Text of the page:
- Write every event down in your calendar. You already know of every party, get-together, and night out months in advance. Be sure to put everything in a calendar (including your workouts and other “not so fun” responsibilities) to ensure you are able to find balance between your fun and the promises you make to yourself and others.
- Keep up with your scheduled workouts. Your workouts (as noted above) are appointments you make with yourself … for your own good. Don’t sacrifice all the hard work you’ve put in the 9+ months before the holidays begin for a few turkey dinners, weekends filled with baked goods, the constant flow of wine glasses and cocktails, and an endless supply of treats in the office break room. Make time for your workouts and start the new year ahead of the game!
- Load up on fruits and vegetables at the dinner table. Although holiday dinners are known for an unbelievable number of calories and excess … there are ALWAYS healthier options to choose from. Fill up your plate with two-thirds vegetables and fruits and leave the other third for the “fun” foods!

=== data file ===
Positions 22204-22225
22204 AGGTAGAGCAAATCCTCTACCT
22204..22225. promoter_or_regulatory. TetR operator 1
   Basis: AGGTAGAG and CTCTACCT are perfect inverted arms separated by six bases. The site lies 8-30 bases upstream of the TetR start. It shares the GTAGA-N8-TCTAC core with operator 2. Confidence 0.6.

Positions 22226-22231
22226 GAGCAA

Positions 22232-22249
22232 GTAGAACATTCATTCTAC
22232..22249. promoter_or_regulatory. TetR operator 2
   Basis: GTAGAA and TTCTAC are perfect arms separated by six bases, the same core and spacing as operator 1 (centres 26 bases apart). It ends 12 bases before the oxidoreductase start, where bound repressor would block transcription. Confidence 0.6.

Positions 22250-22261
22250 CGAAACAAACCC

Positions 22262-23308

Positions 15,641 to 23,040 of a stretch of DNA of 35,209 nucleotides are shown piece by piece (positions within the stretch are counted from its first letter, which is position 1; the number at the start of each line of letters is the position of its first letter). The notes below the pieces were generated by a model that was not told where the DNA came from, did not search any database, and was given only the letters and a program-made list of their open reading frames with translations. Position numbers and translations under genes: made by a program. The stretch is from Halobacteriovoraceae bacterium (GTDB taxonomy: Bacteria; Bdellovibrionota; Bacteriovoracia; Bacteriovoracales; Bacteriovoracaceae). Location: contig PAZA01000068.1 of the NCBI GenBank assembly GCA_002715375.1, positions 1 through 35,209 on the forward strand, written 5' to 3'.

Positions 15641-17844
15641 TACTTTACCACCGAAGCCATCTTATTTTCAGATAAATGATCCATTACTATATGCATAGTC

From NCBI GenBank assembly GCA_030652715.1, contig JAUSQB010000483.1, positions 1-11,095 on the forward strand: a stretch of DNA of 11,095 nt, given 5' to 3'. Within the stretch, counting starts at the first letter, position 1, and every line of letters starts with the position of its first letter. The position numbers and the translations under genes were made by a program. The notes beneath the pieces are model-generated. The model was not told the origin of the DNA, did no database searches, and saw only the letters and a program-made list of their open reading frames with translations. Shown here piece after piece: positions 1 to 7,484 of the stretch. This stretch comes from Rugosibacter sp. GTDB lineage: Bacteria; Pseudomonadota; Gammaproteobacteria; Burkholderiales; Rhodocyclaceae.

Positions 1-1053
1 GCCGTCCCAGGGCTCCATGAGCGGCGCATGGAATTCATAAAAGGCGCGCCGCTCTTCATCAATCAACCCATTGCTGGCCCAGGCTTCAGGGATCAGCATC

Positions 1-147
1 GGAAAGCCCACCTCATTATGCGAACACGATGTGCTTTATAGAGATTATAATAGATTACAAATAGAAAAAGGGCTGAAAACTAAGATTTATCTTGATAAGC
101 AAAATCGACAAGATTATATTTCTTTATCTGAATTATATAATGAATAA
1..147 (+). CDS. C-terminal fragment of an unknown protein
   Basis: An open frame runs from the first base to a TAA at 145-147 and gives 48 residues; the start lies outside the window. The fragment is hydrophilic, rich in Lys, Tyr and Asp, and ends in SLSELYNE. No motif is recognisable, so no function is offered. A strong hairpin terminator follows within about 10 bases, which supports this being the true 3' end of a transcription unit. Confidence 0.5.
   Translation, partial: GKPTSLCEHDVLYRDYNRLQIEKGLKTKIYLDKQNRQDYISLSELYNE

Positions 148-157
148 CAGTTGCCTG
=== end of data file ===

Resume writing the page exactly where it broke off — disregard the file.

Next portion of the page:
- Participate in a 5K “Turkey Trot” or local fundraiser. Typically scheduled on Thanksgiving morning, the Turkey Trot is a North American tradition designed to take the guilt out of the indulgent evening meal. Not only is this a great way to burn some calories, most Turkey Trot events are also fundraiser for local charities. For a minimal cost you get a great workout, meet some new people, and give to a great cause!
- Get up and DANCE!! Companies are more likely to host their annual parties during the holidays. These events often times include lots of food, an well-stocked bar, and … a band. Why not take advantage of the music and fun times and burn some calories on the dance floor?!?! You can have fun with your colleagues and avoid the negative effects of the added calories the next day!
- Drink lots of water. During the holidays you are most likely consuming more salt in your foods and alcohol in your drinks than any other time of year. Instead of reaching for another glass or wine or ordering a second Starbucks latte to get through the day consider filling up your water bottle. Water can act to detoxify the body and can help you avoid the negative effects of excess food and drink from the night before.